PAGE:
Atrial fibrillation (AF) is a highly prevalent arrhythmia and responsible for significant morbidity, mortality and health care cost. Considerable work has been performed to improve medical options but treatment success still remains suboptimal. The use of conventional anti-arrhythmic agents has been limited by potentially fatal ventricular proarrhythmia. Thus, novel drug targets have been characterised and are currently being tested in experimental and clinical studies. The atrially (but not ventricularly) expressed ion channel subunit Kv1.5 (conducting the ultra-rapid delayed rectifier, IKur) is a prominent candidate. A variety of drugs that inhibit this current is being evaluated. Human experience with these agents is limited. Atrial expression of connexin 40 and downregulation of this protein in AF turn its modulation into a potential therapeutic approach. The acetylcholine-activated current (IKACh) is another novel candidate target for drug therapy. The constitutively active form of this current is increased in human AF and pharmacological inhibition might be of therapeutic value. Certain drugs have IKACh blocking properties, but as for IKur-blockers none to date has shown pure selectivity for this current. This article summarizes relevant aspects of the cellular electrophysiology of AF and reviews the actions of pharmacological agents presently available or in development as novel anti-arrhythmic therapy.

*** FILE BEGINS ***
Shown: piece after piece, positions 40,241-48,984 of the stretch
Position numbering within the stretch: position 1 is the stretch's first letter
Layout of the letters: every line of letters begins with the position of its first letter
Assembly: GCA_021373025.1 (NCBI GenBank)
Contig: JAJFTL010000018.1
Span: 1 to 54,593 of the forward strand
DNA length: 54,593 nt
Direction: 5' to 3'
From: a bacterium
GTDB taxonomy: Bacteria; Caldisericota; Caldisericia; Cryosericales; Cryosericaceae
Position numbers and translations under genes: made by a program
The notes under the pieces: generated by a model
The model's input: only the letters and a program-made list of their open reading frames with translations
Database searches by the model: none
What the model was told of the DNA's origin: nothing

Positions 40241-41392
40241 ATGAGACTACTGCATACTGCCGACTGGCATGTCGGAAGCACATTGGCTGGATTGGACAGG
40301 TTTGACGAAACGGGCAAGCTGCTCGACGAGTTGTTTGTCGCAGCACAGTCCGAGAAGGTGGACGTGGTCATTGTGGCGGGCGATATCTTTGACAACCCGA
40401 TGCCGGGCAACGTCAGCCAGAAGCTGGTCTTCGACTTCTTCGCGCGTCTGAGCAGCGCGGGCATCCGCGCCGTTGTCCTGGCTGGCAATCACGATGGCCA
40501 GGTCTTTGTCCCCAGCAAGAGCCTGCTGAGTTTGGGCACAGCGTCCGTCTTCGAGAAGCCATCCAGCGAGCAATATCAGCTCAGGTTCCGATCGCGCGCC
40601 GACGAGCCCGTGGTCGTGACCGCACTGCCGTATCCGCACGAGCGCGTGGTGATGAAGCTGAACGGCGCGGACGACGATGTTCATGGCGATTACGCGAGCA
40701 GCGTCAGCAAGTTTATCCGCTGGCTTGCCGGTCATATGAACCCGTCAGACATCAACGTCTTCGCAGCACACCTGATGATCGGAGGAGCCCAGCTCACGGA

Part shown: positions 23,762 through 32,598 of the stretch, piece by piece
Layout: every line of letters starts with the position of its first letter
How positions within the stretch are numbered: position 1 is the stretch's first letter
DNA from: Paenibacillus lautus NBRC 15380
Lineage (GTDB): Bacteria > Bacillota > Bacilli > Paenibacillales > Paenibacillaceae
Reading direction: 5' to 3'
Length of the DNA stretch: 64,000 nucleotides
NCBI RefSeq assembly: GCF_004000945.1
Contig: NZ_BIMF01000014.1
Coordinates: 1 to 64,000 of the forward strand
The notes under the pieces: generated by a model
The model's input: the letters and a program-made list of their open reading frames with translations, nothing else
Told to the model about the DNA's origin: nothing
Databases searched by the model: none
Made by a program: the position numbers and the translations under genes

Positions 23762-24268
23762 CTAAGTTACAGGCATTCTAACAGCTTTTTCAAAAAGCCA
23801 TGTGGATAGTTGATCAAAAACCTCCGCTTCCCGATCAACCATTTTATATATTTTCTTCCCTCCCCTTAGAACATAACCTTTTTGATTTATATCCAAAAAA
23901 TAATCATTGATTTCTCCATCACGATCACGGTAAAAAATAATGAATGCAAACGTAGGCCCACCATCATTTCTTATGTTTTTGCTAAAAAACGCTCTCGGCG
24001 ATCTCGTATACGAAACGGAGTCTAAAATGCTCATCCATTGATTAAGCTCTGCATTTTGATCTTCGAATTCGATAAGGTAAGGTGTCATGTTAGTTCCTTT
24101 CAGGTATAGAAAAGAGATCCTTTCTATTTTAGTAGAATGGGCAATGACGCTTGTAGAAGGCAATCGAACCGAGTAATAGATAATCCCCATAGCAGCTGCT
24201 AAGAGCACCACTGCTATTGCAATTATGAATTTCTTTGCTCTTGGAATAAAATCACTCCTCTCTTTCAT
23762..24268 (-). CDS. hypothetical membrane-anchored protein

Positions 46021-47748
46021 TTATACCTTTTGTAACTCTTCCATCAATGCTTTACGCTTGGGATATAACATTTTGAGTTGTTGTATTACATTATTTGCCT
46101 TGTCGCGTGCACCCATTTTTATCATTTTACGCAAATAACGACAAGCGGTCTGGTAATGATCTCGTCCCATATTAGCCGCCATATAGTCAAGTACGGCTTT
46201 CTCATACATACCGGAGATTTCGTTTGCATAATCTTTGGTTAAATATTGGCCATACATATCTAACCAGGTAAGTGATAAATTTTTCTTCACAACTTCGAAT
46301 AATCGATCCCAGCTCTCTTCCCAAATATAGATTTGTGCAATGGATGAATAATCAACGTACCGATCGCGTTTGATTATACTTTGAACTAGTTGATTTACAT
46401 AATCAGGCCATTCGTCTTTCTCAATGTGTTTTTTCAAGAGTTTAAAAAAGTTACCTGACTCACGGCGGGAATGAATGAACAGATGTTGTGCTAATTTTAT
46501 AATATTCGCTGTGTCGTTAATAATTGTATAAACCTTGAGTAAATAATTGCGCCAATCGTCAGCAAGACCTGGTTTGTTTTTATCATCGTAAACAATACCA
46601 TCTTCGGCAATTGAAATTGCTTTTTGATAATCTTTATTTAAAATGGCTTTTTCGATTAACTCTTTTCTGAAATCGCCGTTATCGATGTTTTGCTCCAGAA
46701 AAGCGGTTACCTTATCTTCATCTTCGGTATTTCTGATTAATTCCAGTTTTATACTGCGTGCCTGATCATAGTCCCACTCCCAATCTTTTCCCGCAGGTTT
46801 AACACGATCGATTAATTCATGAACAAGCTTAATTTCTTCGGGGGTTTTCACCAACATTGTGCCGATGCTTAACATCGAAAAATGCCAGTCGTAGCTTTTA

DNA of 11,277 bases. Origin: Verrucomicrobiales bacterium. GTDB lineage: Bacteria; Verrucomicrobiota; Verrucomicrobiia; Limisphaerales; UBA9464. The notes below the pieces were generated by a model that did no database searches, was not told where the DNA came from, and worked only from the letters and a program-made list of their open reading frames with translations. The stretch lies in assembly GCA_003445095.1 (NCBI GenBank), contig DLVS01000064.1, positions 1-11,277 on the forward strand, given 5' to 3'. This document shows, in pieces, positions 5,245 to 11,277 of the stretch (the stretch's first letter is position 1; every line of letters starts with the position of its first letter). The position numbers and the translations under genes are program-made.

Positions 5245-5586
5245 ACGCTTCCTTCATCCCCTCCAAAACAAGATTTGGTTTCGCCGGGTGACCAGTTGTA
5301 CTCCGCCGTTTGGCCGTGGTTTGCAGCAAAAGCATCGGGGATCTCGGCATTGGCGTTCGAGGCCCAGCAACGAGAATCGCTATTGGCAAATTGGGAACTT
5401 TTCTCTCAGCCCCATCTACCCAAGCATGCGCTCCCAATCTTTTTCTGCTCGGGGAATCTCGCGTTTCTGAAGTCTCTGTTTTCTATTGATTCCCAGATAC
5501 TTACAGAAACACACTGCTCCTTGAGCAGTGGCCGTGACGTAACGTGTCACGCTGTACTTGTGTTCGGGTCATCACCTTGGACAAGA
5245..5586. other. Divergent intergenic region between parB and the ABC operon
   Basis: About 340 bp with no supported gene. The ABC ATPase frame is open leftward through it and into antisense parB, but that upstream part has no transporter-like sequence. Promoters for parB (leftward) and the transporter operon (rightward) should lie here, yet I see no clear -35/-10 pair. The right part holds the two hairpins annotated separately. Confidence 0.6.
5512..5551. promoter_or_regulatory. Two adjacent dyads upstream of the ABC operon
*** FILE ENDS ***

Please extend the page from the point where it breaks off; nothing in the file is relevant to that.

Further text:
Keywords: Atrial fibrillation, pharmacotherapy, HERG, proarrhythmia, ventricular fibrillation
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